Dillian Whyte On Joshua vs. Usyk: It’s A Dead Fight, Usyk Hasn’t Looked Good

Dillian Whyte wants a return fight with Anthony Joshua next, but it is more likely that AJ will face his WBO mandatory challenger, Oleksandr Usyk. This fight, Whyte said when speaking with Sky Sports, is a “dead fight,” because, “Usyk hasn’t looked good.”

Whyte was referring to the former undisputed cruiserweight champion’s two fights as a heavyweight – wins over Chazz Witherspoon and Dereck Chisora.

Whyte says Usyk “looked terrible” in both fights and that Usyk is “not a true heavyweight contender.” Whyte gave AJ a tough time of things in a great action fight back in late 2015, and Whyte wants nothing more than another go at Joshua. This could be the real reason Whyte is not at all impressed with a Joshua-Usyk fight, or with Usyk’s chances of winning.

“Who has he fought at heavyweight? Chazz Witherspoon, Dereck Chisora. He looked terrible in both fights. He has no punch power,” Whyte said of Usyk. “Okay, he’s got good movement, but it’s not nice movement. At heavyweight, his movement is not nice. It’s just so negative. The Chisora fight, I watched the first six rounds and when Dereck tired, I was like, this is rubbish. Dereck was out on his feet and he couldn’t even stop him. He was punching him clean and Dereck was walking through.”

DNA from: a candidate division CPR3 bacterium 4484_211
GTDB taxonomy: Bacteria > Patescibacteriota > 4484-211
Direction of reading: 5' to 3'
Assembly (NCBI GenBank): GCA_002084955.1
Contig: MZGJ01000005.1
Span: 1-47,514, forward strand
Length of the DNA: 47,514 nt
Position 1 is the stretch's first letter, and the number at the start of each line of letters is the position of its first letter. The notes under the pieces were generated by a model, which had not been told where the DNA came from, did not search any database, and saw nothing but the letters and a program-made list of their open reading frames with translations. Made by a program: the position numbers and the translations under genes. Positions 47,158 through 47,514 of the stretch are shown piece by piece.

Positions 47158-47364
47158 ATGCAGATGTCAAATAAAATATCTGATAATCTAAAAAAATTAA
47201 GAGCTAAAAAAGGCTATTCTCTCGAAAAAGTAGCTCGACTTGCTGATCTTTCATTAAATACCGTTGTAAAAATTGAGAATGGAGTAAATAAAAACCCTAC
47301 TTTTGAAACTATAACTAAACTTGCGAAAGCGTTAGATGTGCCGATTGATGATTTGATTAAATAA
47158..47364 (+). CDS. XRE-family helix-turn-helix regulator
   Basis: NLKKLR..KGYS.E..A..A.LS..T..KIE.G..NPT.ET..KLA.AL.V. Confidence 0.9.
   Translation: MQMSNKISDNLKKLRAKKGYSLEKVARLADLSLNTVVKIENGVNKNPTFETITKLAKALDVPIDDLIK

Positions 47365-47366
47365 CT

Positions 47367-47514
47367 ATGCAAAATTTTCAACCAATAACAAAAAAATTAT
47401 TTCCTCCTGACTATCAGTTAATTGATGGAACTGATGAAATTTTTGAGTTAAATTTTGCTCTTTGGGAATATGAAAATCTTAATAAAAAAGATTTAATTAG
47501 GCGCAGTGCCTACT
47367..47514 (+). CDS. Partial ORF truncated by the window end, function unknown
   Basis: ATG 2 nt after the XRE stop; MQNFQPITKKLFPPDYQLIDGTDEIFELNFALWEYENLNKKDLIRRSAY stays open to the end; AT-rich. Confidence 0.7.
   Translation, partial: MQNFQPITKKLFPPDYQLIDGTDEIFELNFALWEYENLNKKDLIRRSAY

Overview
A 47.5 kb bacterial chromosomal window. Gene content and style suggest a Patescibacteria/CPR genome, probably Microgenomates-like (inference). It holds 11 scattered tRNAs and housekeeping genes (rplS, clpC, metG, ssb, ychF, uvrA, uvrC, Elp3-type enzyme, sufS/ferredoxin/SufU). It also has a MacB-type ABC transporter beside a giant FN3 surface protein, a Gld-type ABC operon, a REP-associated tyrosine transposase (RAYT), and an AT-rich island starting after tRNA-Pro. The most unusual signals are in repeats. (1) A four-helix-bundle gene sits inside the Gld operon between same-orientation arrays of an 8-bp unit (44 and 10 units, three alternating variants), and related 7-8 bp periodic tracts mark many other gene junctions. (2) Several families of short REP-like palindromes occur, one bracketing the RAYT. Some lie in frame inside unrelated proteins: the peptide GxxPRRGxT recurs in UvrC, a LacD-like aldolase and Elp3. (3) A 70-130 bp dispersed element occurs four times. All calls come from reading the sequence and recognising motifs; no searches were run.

Aside from Usyk’s lack of power, Whyte also stated how the Ukrainian will “struggle to carry” the additional weight he has packed on since moving up. Listen to Whyte and the Joshua-Usyk fight is pretty much a mismatch. Others disagree, stating how Usyk, with his boxing skills, his experience at both amateur and pro level, and his southpaw stance, will give Joshua real problems.

In terms of great action, yes, a Joshua-Whyte II would be more of a spectacle than Joshua-Usyk. But this likely fight not only makes sense in terms of its mandatory status but it is also a fascinating clash of styles. Whyte may get his shot at AJ somewhere down the line but it doesn’t figure to be next. But who can tell for sure the way the heavyweight division moves these days?